Food

Lovely Leaves: The World’s Most Exotic Teas

BY Bill Lindsey TIMEMarch 5, 2022 PRINT

In the many years since tea leaves fell into Chinese Emperor Shennong’s cup of hot water in 2727 BC, this beverage has become second only to water in worldwide consumption. Though tea was once used as currency, we prefer to drink it.

Thank You, Cicadas

Tea Source Oriental Beauty Oolong Tea, Taiwan

$12.99 for 4 ounces at TeaSource.com

Epoch Times Photo
(Courtesy of Tea Source)

Deep in the Pinglin district of Taiwan, every summer, tiny green leafhoppers—a cousin to cicadas—arrive to munch on these Tea Source tea leaves. Their bites initiate a unique chemical reaction, which, combined with the region’s soil and ideal growing conditions, results in a tea with a light body, a dark plum sweetness, and an aroma similar to spiced honey.

Taste the Himalayas

Nepal Tea Club 

$25 for 2 samples per month at NepalTeaLLC.com

Epoch Times Photo
(Courtesy of Nepal Tea Club)

Formed to increase awareness of and access to teas produced by family farms in eastern Nepal, this club sends members a featured tea every month, plus an exclusive, first-taste micro-lot tea, with enough to brew a total of 40 to 50 cups. A tea bush is also named after each member.

The Champagne of Tea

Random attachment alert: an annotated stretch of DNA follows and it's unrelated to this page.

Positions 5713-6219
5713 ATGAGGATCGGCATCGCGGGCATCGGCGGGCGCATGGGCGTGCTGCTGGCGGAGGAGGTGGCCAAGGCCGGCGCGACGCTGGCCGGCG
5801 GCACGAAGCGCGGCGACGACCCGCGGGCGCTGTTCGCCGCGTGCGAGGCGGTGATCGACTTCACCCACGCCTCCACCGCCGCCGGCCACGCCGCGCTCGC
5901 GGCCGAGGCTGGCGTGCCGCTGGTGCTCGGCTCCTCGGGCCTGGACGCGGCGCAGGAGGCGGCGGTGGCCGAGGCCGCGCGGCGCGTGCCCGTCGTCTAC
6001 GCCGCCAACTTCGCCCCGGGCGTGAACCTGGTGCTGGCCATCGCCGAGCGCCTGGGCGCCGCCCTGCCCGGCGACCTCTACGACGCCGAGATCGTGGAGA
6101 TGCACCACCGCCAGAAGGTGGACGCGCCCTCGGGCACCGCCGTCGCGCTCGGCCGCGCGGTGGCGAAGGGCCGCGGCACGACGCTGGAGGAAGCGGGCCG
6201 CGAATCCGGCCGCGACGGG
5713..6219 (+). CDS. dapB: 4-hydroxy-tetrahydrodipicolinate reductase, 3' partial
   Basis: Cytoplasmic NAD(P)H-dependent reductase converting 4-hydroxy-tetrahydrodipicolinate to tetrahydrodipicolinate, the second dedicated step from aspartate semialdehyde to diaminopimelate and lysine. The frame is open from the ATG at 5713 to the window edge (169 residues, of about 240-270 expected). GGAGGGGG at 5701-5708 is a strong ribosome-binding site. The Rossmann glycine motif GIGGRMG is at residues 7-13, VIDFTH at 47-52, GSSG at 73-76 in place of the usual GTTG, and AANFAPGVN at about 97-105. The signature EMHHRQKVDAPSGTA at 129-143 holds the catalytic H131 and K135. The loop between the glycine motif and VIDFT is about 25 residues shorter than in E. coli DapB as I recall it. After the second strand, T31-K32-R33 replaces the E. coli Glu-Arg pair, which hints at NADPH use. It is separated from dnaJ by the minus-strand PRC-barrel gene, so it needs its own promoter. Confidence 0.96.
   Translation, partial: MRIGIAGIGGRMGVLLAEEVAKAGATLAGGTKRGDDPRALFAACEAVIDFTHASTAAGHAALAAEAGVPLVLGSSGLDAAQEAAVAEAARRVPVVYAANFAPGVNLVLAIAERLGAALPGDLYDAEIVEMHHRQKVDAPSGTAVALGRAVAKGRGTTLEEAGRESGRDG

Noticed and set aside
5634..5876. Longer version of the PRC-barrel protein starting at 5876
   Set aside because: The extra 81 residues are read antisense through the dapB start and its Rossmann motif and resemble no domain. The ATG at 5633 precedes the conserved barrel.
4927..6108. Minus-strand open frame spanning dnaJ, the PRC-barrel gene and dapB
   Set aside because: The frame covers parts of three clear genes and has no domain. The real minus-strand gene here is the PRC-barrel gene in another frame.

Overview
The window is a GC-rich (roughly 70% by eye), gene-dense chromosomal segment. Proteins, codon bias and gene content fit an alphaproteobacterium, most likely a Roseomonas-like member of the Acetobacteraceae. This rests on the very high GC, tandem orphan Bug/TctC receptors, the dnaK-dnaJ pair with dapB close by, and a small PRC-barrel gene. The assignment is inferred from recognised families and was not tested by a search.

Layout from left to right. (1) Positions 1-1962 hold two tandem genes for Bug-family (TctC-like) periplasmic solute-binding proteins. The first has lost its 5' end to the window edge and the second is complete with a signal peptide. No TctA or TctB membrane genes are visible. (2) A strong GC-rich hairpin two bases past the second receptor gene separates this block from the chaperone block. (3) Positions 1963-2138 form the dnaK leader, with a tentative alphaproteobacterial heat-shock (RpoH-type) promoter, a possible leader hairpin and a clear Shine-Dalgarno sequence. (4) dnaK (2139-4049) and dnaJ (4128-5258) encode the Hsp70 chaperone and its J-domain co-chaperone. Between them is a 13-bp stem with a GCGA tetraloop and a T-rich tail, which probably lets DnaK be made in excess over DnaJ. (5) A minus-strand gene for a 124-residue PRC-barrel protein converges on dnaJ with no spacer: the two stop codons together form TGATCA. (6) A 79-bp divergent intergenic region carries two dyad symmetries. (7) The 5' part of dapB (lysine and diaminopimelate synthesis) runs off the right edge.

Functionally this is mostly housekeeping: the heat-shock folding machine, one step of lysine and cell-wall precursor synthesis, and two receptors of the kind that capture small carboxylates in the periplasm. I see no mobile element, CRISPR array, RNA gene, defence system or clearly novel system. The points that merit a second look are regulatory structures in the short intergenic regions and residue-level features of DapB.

Makaibari Silver Tips Imperial Tea, Darjeeling

$30 for 50 grams at Makaibari.com

Epoch Times Photo
(Courtesy of Makaibari)

Produced for Queen Elizabeth II by the world’s first tea factory, the patented production method takes place at the foot of the Himalayan mountains under a full moon to ensure maximum moisture and flavor. Two leaves and one bud are selected from each bush to create the world’s most awarded organic Darjeeling tea.

Healthy Goodness

Art of Tea Tali’s Masala Chai

$20 for 4 ounces at ArtofTea.com

Epoch Times Photo
(Courtesy of Art of Tea)

The intoxicating aroma is second only to the pleasure experienced by a sip of this blend of organic Assam tea, cinnamon, ginger, cardamom, and other spices. Beyond the sensory delights, masala chai is said to be a source of antioxidants and can aid digestion.

A Family Legacy

Nio Teas Gyokuro Sasa Hime, Japan

$41 for 100 grams at NioTeas.com

Epoch Times Photo
(Courtesy of Nio Teas)

When Mr. Sakamoto took over his family’s tea farm in Kagoshima Prefecture, he went 100 percent organic. He specializes in gyokuro, grown using a proprietary fertilizer of composted soybeans and sedimentary rock and shaded for three weeks before harvest, for a savory, umami flavor and a natural sweetness that delivers a smooth finish.

Kyoto’s Finest

Ippodo Tea Co. Hosen, Japan

$26 for 80 grams at IppodoTea.com

Epoch Times Photo
(Courtesy of Ippodo)

Ippodo, a family-run Kyoto tea company since 1717, suggests this sencha for those who are new to their teas. Made from leaves grown in Kyoto that are steamed rather than roasted, to preserve their color and flavor, the blend delivers a delightful aroma; the perfect balance of natural sweetness, umami, and astringency; and a mellow aftertaste.

Bill Lindsey
Bill Lindsey is an award-winning writer based in South Florida. He covers real estate, automobiles, timepieces, boats, and travel topics.
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